On average 2 pupils in every class of 30 children will have lifelong difficulties with understanding language and talking. This is called Developmental Language Disorder or DLD. Developmental because it starts in childhood. Language because it affects words and sentences: understanding and/or talking. Disorder because it’s something that’s not expected.

It often goes unnoticed yet it can affect learning, literacy, social relationships, behaviour and mental health. That’s why RADLD (Raising Awareness of Developmental Language Disorder) exists and on Friday 15th October it’s DLD Awareness Day. The theme is: Think Language. Think DLD.

With greater awareness comes better understanding, support and services which all leads to better outcomes for people with DLD.

What is DLD?

It’s primarily a difficulty with language not intelligence. It affects a person’s ability to process and use language in different ways and impacts upon different areas.

At Happy Talk we are passionate about supporting children with DLD and their families. Research tells us that children need access to Speech and Language Therapy provision to be able to make the best progress. This may be through assessment and advice, blocks of therapy to target a specific weakness, programmes of specific intervention and strategies provided to school staff to help teachers to provide the right support for the child to learn in the classroom. Whilst it’s a lifelong condition the need for intervention will vary.

Some general tips to help with understanding are:
  • Use simple language to support understanding
  • Use visuals to aid memory and understanding
  • Encourage everyone to ask when they don’t understand
  • Model the expected language and provide sentence starters and narrative frames
  • Explicitly teach vocabulary and sentences
  • Give extra time to think and to allow the child to put their thoughts in to words

 

For more information, support or assessment please do get in touch!

Below is a useful poster resource that explains what Developmental Language Disorder limits:

As the new marketing intern for Happy Talk Ltd I attended my first Speech and Language Therapy webinar last week about Selective Mutism. I want to share some of my reflections here, starting by asking you this:

Rebecca Blahuta, one of Happy Talk’s specialist speech and language therapists, described how the fight or flight response is triggered in children with Selective Mutism when someone asks them a question, causing them to freeze without choice and not be able to answer. This made me reflect, as I have asked you to above, on how often I ask children questions and the stress this may cause some children, even if they do not have a diagnosis of Selective Mutism.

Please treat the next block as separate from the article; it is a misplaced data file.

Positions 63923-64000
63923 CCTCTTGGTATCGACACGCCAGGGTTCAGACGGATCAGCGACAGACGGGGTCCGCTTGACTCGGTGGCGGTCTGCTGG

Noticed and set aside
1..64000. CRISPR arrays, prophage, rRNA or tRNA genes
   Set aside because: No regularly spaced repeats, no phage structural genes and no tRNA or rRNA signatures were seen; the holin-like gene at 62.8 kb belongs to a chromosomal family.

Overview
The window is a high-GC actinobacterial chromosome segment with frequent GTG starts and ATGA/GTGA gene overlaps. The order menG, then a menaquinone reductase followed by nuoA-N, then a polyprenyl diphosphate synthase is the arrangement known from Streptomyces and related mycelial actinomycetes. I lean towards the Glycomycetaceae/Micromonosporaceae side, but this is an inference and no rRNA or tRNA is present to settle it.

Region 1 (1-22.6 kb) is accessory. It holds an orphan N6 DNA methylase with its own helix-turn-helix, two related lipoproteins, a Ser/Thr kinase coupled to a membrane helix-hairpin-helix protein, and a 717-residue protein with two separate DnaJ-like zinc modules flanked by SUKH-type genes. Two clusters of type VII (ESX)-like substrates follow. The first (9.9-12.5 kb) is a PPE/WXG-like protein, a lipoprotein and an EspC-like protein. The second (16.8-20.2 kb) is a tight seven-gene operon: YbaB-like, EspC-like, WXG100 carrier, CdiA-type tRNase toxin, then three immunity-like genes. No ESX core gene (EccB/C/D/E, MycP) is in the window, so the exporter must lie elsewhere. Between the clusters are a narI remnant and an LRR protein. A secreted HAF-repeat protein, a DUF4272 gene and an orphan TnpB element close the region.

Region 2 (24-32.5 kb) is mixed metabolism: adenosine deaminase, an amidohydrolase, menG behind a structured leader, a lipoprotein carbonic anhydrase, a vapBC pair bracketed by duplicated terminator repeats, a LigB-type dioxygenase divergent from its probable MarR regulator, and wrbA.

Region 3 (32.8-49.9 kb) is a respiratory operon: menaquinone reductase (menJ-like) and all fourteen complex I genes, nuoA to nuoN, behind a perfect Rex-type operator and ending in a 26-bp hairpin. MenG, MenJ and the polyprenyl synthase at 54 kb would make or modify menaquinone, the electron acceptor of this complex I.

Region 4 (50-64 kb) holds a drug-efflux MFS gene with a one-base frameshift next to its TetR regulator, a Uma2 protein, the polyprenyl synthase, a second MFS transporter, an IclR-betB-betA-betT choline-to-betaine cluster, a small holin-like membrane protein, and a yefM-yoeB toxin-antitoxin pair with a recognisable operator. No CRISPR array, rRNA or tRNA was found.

When I volunteered at a local Girlguiding Brownie group and at a primary school, although none of our children had Selective Mutism, some children did get very nervous when speaking to others and would struggle to answer direct questions. I think some of Rebecca’s tips for helping children with Selective Mutism are good for all children, especially those who are out of their comfort zone or shy:

  1. Making comments, rather than asking questions, reduces the pressure for children to respond so can help them speak. So, how could I apply this tip to my volunteering? Rather than asking a child about their day, I could tell them about my day and wait to see if they add anything or ask me a question! Conversation is best when doing an activity together so if the child doesn’t respond to a comment it doesn’t make the situation uncomfortable, the child can just continue with the activity.
  2. The pep talk. It’s natural to try to protect children from feeling embarrassed or confused by their struggles to communicate. Rebecca talked about helping children feel less anxious and isolated by being open and honest with children about their anxieties. Story books are a great informal and fun way to do this, so I have listed some below that were suggested by Rebecca. How could I apply this tip to my volunteering? If children are feeling nervous, I could take away the pressure to communicate by explaining at an appropriate moment they are not expected to speak, are not alone and it is natural to experience anxiety regarding communicating.
  3. Often children want to join in, but just struggle to verbally, so enable them to participate in other ways! Rebecca explained that Selective Mutism is not related to low language ability, it is anxiety related. So, often children know what they want to say but just can’t get the words out. How could I apply this tip to my volunteering? Provide a range of activities so there are methods for children to join in or communicate without having to speak. These could be tasks such as craft, building or exercise or using toys such as puppets that children can ‘speak through’. Children could be encouraged to make a ‘home diary’  to interact with their teachers without needing to speak too much.

So, what are my final thoughts on Rebecca’s webinar? Armed with my new understanding of the scientific reasons behind Selective Mutism, and Rebecca’s tips, I think we can help all children to engage in conversation, not just those who are shy or struggle to answer direct questions. By finding a balance between asking questions, making comments and waiting, we can teach children how to make conversation.

Next time I ask a child a question, I will now think ‘could commenting rather than questioning have been more appropriate?’

Story books recommended by Rebecca: (hover over them for more information)

The Huge Bag of Worries

(2011)

by Virginia Ironside

Hodder Children’s Books

London (ages 3–9)

What to Do When You Worry Too Much

 A Kid’s Guide to Overcoming Anxiety (2006)

by Dawn Heubner

Magination Press

Washington, DC (ages 6–12)